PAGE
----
What I am saying here is that we also have an idea hub in Calabar at the Tinapa where are partnering with the Cross River State government to establish the Knowledge City. But the grand project is the one we are doing in Lagos, the Lagos Smart City.

The Lagos Smart City is a 48-hectare initiative at the Lekki Free Trade Zone. The project is going to incorporate a typical smart city where you have the innovation hub, Internet city, a complete smart city, which is what we are looking at to deploy in Lagos. And of course you aware of the Abuja Technology Village. What has happened is that between the Lagos Smart City and the Abuja Technology Village, we are planning to host the Computer and Allied Products Developers Association of Nigeria to a meeting.

What we are doing with them is to put them in two places. One in Ikeja and the other in Lekki area. The GSM and Computer Village in Abuja recently faced some challenges, I personally went there to assure them that we will try and relocate them at the Abuja Technology village and we have made some progress in this respect.

What are the hindrances you are facing in the course of doing all these things?

We have always looked at challenges to do with funding limitations as opportunities because we are not relying strictly on government resources. Our primary strategy is a multi-stakeholder partnership strategy, which I always explain is the best way forward, everybody wins. The international community development partners have been approaching us, particularly people like the Rockefeller Foundation; they are trying to look at how we can co-locate their job creation opportunities within our rural information technology centres. We are saying even where there appears to be some challenges, we are mitigating these challenges by engaging as many potential development partners as possible. So that, wherever we have limited resources, we take advantage of the mandate and the intervention plans of these international agencies.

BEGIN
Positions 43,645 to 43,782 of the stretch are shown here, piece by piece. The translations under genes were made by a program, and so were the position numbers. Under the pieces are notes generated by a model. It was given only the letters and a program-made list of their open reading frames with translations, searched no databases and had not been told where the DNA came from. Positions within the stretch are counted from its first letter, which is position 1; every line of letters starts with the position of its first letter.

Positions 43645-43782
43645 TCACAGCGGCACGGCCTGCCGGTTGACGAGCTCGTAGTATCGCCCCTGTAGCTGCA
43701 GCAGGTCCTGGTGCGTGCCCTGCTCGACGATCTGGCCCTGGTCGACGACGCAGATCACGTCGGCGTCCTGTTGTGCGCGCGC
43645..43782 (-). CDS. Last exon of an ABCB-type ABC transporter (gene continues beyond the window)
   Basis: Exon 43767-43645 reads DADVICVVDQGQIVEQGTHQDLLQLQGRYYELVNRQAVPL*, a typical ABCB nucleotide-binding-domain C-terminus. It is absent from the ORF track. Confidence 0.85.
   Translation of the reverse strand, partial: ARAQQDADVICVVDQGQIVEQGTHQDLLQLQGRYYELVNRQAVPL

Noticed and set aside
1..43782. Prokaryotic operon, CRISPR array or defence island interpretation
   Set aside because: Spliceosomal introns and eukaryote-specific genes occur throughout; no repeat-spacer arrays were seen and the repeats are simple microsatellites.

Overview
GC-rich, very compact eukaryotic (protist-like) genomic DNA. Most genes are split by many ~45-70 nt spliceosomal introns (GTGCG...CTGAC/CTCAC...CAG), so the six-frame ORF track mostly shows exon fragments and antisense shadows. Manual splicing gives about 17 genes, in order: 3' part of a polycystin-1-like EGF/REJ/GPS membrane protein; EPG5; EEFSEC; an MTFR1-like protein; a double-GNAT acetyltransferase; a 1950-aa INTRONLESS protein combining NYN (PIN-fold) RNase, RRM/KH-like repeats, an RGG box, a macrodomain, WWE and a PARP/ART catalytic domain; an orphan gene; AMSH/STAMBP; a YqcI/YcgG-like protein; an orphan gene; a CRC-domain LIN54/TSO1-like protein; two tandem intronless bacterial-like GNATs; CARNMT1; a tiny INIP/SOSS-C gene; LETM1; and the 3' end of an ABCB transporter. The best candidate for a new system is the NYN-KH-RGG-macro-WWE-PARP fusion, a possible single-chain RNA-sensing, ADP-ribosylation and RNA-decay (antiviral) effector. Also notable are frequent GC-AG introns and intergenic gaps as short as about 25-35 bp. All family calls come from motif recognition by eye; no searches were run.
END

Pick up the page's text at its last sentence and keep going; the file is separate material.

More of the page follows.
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Autor(en)/Author(s): Bode Adewumi

Quelle/Source: Nigerian Tribune, 21.10.2014